Have you ever overcompensated on something? You’re driving your car, you start drifting right, so cut the wheel hard to the left, only to swerve and put yourself in harm’s way. Maybe you missed a workout, so you make up for it by doing 2 or 3 day’s worth of workouts, only to be so sore you can’t move for another 2-3 days. Overcompensation has its drawbacks, but it also has some benefits, particularly in your body’s response to workouts. Here is how:
When you work out, you are breaking down your body ever so slightly so it can repair itself and come back stronger and more resilient, but it’s not so simple as workout, create a small muscle tear, and fill the gap with more muscle cells. What is actually happening is a process called “supercompensation.”
To keep it simple, when you work out, your body is responding to stress. Your body will break down in accordance to the stress it encounters. After your workout, your body goes into recovery mode and will repair itself from the previous workout but will also attempt to prepare for the coming challenge of even higher stress. This means it will overproduce what is needed in order to take on the next challenge. We see this sometimes as an increase in certain hormones or an increased production in cells needed for recovery and growth.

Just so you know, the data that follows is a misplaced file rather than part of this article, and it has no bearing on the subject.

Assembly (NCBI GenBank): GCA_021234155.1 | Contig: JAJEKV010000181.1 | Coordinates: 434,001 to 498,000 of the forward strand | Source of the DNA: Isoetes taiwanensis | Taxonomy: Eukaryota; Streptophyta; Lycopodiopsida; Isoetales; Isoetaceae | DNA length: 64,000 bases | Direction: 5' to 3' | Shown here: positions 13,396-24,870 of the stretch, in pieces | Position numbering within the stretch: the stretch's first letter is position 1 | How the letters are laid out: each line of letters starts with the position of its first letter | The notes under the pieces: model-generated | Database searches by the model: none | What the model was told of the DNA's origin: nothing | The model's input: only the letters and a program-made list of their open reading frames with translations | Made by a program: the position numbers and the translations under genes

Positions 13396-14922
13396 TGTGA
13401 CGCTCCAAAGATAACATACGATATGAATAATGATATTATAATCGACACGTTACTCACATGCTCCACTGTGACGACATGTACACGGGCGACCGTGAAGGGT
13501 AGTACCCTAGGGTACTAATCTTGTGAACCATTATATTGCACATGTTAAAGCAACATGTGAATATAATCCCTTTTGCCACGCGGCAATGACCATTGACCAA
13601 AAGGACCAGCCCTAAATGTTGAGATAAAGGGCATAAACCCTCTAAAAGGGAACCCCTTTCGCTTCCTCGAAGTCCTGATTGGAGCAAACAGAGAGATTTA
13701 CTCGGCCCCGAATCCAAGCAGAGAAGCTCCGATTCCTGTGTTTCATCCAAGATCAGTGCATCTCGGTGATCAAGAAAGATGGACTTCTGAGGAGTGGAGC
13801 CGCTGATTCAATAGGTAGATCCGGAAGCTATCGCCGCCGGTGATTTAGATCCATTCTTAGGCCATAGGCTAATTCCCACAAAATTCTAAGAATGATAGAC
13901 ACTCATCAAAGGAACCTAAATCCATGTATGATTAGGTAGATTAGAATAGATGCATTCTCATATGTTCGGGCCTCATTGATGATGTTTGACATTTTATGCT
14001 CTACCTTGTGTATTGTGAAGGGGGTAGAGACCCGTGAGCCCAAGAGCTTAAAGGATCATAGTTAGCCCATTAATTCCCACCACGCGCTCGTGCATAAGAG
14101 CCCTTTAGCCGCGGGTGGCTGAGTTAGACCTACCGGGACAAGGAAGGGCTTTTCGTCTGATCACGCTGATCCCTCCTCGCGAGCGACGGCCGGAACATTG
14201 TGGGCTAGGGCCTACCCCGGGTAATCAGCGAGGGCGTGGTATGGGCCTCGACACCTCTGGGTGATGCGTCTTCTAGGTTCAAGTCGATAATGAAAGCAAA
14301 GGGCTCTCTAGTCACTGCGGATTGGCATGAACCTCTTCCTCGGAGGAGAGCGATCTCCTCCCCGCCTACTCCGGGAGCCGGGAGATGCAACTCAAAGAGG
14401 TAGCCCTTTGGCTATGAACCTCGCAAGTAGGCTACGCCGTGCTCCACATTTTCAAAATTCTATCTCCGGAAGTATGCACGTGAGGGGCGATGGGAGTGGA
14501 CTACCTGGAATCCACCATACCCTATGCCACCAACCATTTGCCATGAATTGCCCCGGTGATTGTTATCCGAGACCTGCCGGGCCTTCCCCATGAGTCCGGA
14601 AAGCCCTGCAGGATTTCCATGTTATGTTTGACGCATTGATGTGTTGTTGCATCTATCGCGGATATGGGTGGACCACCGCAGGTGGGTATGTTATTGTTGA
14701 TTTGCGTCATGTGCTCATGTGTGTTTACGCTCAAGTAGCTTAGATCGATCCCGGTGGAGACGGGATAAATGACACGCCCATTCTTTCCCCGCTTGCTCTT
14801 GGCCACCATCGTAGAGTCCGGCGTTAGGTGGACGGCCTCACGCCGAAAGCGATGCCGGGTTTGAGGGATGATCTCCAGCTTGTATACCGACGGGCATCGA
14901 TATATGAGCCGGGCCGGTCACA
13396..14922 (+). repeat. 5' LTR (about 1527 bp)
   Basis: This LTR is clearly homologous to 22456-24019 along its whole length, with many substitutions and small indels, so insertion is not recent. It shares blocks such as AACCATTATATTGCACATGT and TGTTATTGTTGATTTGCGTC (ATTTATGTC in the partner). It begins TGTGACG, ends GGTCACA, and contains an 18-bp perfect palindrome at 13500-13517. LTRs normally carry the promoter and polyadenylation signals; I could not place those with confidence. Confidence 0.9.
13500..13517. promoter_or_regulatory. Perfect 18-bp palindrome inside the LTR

There is a catch though. You need to create an optimal environment for recovery to take place and create supercompensation. If you work out and then go to s stressful job, your body likely won’t hit this point. If you don’t sleep much or eat enough, this will blunt the supercompensation effect. It doesn’t mean you won’t make progress; your progress will be slower. Think of supercompensation as a compounding effect. The better you recover, the quicker you make progress, the worse you recover, the slower your progress will be.
If we pair this effect with a minimal effective dose, you will be optimized for progress!
Ready to see that progress? Schedule a call with one of our coaches and they will help you out! You can schedule that here: